Very belatedly, here is a post about “What I saw at the Festival this year”. Actually, although everyone talks about the Edinburgh Festival, there are so many festivals taking place in the city in August, it’s hard to know where to begin. As well as the Edinburgh International Festival and the Edinburgh Festival Fringe, there’s the Edinburgh International Film Festival and Edinburgh International Book Festivals as well. There’s also the, industry only, Edinburgh Television Festival and a two day Festival of Politics squeezed in towards the end of the month. Oh, and not forgetting the Edinburgh Military Tattoo, which, for many visitors to the city, IS the Edinburgh Festival.
Anyway, long story short, I decided to restrict my Festival-going to the film and book festivals this year. No particular theme connects my choices which were as follows:
The Hottest State
Irn Bru (an event looking at the success of Irn Bru’s Phenomenal advertising campaign)
Highlights, recommendations and low points
Meeting Urban Chick at the Book Festival, where we saw Joan Bakewell, I got a book signed by Andrew Marr and was interrupted, mid-gush, by Iain McWhirter. A good night all round! Jamie Bell’s performance in “Hallam Foe”. The man who, having sat all the way through “Chansons D’Amour”, stormed out at the end, shouting “It was CRAP!” The “Snowman” Irn Bru ad. James Naughtie on his series (and book) “The Making of Music” – I have rarely heard a more fluent speaker.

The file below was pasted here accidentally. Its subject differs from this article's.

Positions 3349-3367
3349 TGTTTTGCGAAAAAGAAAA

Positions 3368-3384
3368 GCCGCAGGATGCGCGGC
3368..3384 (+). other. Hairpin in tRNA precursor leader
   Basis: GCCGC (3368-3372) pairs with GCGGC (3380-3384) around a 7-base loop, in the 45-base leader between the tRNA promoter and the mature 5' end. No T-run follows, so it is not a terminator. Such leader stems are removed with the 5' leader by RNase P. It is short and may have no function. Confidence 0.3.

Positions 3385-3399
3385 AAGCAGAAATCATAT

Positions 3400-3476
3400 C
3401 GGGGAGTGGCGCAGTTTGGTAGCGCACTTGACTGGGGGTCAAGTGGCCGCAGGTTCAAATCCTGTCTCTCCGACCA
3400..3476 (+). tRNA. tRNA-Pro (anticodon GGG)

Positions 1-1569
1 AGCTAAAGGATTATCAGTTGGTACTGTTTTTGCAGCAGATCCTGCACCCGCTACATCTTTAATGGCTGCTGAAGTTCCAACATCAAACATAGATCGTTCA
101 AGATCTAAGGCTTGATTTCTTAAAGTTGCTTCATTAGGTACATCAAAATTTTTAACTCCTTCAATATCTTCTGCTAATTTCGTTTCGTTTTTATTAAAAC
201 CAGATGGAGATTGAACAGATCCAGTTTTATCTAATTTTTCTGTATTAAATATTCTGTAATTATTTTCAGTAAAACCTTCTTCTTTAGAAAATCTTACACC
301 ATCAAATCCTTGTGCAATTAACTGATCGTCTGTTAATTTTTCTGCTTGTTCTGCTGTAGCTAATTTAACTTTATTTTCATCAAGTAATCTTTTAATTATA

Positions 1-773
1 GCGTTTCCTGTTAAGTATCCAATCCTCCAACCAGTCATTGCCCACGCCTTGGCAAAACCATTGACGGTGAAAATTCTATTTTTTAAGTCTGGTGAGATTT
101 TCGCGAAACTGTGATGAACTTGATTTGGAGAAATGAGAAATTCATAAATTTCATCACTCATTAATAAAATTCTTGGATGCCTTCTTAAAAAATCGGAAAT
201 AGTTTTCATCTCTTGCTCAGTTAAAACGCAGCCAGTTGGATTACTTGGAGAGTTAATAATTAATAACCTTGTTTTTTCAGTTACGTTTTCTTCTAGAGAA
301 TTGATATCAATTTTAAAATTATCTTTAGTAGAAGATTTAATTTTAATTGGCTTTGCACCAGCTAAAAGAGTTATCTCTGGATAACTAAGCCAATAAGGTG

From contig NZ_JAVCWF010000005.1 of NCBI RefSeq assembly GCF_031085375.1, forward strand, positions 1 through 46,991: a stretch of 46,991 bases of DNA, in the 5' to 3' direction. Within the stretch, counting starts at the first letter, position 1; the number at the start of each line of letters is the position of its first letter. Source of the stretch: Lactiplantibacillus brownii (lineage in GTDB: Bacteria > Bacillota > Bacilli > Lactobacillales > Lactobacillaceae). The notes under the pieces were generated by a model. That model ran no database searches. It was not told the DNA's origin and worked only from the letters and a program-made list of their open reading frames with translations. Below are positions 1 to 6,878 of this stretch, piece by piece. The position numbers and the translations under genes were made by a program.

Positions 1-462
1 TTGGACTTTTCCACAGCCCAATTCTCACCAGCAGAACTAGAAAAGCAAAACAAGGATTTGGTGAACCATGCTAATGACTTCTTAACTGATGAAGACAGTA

“Two Days in Paris”. Now this one must be just me as every review I’ve read since I saw it has praised it wholeheartedly. Obviously I just didn’t get it. To me this film seemed to be aping Woody Allen every step of the way. Why? Surely one of Allen’s trademarks is that he makes American films in a “European” style. “Two Days in Paris” couldn’t be more “European” if it tried – it’s written, directed and scored by Julie Delpy, who also plays the central female character, Marion. It’s set in Paris, for God’s sake! So why did it seem so second rate? Perhaps because the characters are not especially well developed, the location is underused (why have a subplot about Jim Morrison, which involves a visit to his grave and then keep the grave just out of shot?) and the comic moments, some of which are genuinely funny, just aren’t enough to sustain the film on their own.
As Tom Paulin has so often remarked on “Newsnight Review”, I didn’t like it.
By comparison, I thought “The Counterfeiters” was a triumph. An intensely moving film about the Nazi counterfeiting operation in Sachsenhausen, the story revolves around the character of Saloman “Sally” Sorowitsch, a career counterfeiter. One of the central themes of the film is the very different and preferential treatment received by those prisoners involved in the counterfeiting unit, a group whose existence was apparently unknown even to the camp commandant. It is a mark of this film’s brilliance that these touches of “humanity” serve to heighten the brutality of the Nazi regime rather than lessen it. Based on the book written by Adolf Burger who, although now in his nineties, took part in a Q & A at the end of the screening, this film was the overall highlight of my 2007 festival. If you get the chance, see it.
A bit link-heavy there – sorry!